Monthly Archives: November 2011

Getting into norms

This blog is named “Out of the Norm”, and the logo is the list of axioms that a norm satisfies (with some extra graffiti), but there’s a fair chance that it’s just mathematical gobbledegook to you. So what is a norm? At its heart, a norm is essentially a measure of distance, though not necessarily a spatial distance. Here are a couple of examples to give you some informal sense of what a norm is, and how they might be used.

Distance in space

If I asked you to go find some buried treasure 3 units of distance East, and 4 units North, how far would you have to travel? That is, from the origin (0, 0) to the point (3, 4) on the graph or ‘map’ below?

It’s not a trick question: the distance as the crow flies, by Pythagoras’ theorem, is simply \sqrt{3^2 + 4^2}=5.

But what if it were a trick question? Let’s say you were actually a taxi driver in some Manhattan-like city with square blocks (each a single unit in size), and were taking a passenger three blocks East and four blocks North (perhaps to the buried treasure, if you insist). Then the shortest route would be seven units long (7=3+4; there are many different shortest routes).

Two of the shortest routes

So now you’ve seen two different notions of distance in 2-dimensional space: the first very familiar; the second probably less so. Just to reinforce the point, you can do the same thing in 3-dimensional space. The distance as the crow flies directly to a point 5 units above the unnecessary treasure, that is, the point (3, 4, 5), is approximately seven units: \sqrt{3^2+4^2+5^2}=\sqrt{50}. However, our taxi cab driver has to drive around the buildings and then take some sort of car-lift, and travels 3+4+5=12 units.

Diagram not at all to scale.

You can extend this to as many spatial dimensions as you want, though as far as I know it’s impossible for humans to imagine a diagram with the point (3, 4, 5, 2) hovering somewhere. But that doesn’t mean the notion is useless.

Guess the age of the lecturers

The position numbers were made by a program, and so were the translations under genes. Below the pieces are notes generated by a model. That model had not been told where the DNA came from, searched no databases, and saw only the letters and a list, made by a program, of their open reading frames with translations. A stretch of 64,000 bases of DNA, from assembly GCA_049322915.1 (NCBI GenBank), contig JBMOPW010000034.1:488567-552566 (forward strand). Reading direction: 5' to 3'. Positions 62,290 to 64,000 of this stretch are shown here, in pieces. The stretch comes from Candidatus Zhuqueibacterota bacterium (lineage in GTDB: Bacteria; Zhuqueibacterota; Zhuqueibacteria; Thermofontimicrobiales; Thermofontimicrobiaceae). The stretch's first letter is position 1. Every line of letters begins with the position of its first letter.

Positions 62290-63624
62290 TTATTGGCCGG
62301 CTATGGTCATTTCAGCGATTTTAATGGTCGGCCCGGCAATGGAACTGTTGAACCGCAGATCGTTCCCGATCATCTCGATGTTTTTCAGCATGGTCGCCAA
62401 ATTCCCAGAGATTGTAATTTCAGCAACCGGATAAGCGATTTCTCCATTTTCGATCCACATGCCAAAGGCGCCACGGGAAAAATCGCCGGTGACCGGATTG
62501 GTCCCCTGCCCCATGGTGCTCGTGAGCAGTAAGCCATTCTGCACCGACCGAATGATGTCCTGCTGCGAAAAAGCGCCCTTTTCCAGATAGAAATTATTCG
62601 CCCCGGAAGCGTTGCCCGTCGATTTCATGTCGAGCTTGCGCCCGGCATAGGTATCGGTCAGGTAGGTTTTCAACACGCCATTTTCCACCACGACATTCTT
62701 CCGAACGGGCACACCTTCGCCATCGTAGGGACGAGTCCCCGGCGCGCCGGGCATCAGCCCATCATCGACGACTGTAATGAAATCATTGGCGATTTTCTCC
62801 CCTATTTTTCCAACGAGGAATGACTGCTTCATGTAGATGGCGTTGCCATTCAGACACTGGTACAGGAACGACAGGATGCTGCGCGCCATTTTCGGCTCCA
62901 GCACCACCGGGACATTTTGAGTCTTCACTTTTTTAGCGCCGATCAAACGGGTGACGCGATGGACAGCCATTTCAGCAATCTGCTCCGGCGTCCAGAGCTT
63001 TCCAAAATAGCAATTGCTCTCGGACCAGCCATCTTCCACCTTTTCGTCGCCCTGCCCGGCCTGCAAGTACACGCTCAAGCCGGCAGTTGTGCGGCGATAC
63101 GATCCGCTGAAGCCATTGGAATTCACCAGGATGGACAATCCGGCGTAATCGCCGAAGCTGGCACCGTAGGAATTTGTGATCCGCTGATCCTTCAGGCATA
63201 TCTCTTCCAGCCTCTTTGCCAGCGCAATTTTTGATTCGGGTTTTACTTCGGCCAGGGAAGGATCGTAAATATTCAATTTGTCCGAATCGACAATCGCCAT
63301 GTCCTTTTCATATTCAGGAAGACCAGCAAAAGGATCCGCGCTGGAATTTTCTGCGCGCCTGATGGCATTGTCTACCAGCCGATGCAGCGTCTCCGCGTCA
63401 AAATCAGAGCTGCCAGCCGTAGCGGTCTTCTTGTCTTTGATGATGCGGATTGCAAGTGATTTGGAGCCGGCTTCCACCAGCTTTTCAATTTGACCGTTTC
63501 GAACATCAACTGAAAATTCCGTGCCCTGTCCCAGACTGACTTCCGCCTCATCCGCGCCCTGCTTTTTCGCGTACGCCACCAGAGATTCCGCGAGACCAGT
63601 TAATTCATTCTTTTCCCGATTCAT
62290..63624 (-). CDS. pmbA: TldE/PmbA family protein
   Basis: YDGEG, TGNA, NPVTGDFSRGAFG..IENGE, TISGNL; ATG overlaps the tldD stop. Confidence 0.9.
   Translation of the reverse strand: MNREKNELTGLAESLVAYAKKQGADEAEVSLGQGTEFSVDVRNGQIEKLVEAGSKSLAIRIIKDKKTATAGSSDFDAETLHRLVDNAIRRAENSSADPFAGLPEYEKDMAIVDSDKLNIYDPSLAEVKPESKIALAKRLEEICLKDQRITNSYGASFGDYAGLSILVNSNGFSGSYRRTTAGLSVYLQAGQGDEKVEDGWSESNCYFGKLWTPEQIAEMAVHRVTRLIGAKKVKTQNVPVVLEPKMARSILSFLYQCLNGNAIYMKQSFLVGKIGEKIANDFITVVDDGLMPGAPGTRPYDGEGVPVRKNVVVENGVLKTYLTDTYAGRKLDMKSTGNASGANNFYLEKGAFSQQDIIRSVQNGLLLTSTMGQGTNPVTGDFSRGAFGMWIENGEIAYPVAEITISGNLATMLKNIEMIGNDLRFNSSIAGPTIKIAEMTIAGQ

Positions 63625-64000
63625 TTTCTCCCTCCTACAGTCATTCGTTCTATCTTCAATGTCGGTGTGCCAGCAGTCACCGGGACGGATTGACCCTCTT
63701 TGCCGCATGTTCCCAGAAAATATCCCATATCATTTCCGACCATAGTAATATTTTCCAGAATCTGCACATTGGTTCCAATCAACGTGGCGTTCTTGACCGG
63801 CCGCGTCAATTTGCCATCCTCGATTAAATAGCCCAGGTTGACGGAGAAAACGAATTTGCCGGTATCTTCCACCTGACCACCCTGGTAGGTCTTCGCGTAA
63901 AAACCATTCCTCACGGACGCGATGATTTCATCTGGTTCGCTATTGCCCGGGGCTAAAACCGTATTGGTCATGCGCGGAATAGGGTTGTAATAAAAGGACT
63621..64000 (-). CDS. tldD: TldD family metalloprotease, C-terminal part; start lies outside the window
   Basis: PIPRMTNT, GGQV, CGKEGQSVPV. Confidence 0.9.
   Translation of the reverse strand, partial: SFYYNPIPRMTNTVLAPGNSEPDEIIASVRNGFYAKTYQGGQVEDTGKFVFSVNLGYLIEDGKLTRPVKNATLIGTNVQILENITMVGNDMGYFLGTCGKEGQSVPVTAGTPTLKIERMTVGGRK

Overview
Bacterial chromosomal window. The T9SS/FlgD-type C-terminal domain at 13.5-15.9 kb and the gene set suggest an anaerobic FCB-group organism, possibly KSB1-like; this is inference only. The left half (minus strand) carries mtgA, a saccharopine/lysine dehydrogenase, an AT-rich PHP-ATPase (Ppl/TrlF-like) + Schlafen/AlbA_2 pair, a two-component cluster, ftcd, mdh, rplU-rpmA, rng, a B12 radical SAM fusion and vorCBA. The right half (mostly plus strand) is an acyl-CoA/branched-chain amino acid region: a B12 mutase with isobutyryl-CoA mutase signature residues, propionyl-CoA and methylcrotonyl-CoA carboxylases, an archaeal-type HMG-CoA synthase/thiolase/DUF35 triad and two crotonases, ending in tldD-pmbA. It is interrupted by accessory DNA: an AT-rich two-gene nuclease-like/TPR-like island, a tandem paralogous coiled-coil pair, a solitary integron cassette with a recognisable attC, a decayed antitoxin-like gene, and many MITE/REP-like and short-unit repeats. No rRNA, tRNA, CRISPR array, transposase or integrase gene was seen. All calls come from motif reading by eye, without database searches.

The next example has been used by one of my former colleagues to introduce norms to his students. Firstly, he gets the students to each write down a guess of the ages of all the lecturers in the maths department, and writes the guesses up on the board. Then he reveals the true ages of the lecturers, and asks the students how they should decide who has won. Here’s some completely made-up numbers:

Let’s say there are four lecturers: a PhD student, a lecturer, a senior lecturer, and a professor, who are 25, 35, 45 and 60 years old respectively. We’ll write this as the vector (25, 35, 45, 60). Now the three students make their guesses: Adam guesses in order 27, 36, 55 and 66: again, write this as a vector (27, 36, 55, 66). Beth guesses (26, 35, 53, 51), completely misjudging the age order of the older pair. And, because there’s always one in every class, Charlie guesses (27.2, 34, 56.4, 62.4), which reminds us that we needn’t work only with whole numbers.


The students decide to judge the results Continue reading

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Algebraic Linesweeper

[If you want to dive straight into Algebraic Linesweeper, here’s a printable PDF with rules.]

A friend of mine, Jak Marshall, created a pen-and-paper puzzle game called Linesweeper. Here are the rules:

  • Draw a single, closed, continuous loop in the empty cells of the grid which never crosses itself or branches.
  • The number clue in a cell indicates how many of the 8 adjacent cells are part of the loop (as in the classic computer game Minesweeper); for instance, a ‘0’ means that none of the adjacent cells are part of the loop.
  • The loop may not enter a cell with a number.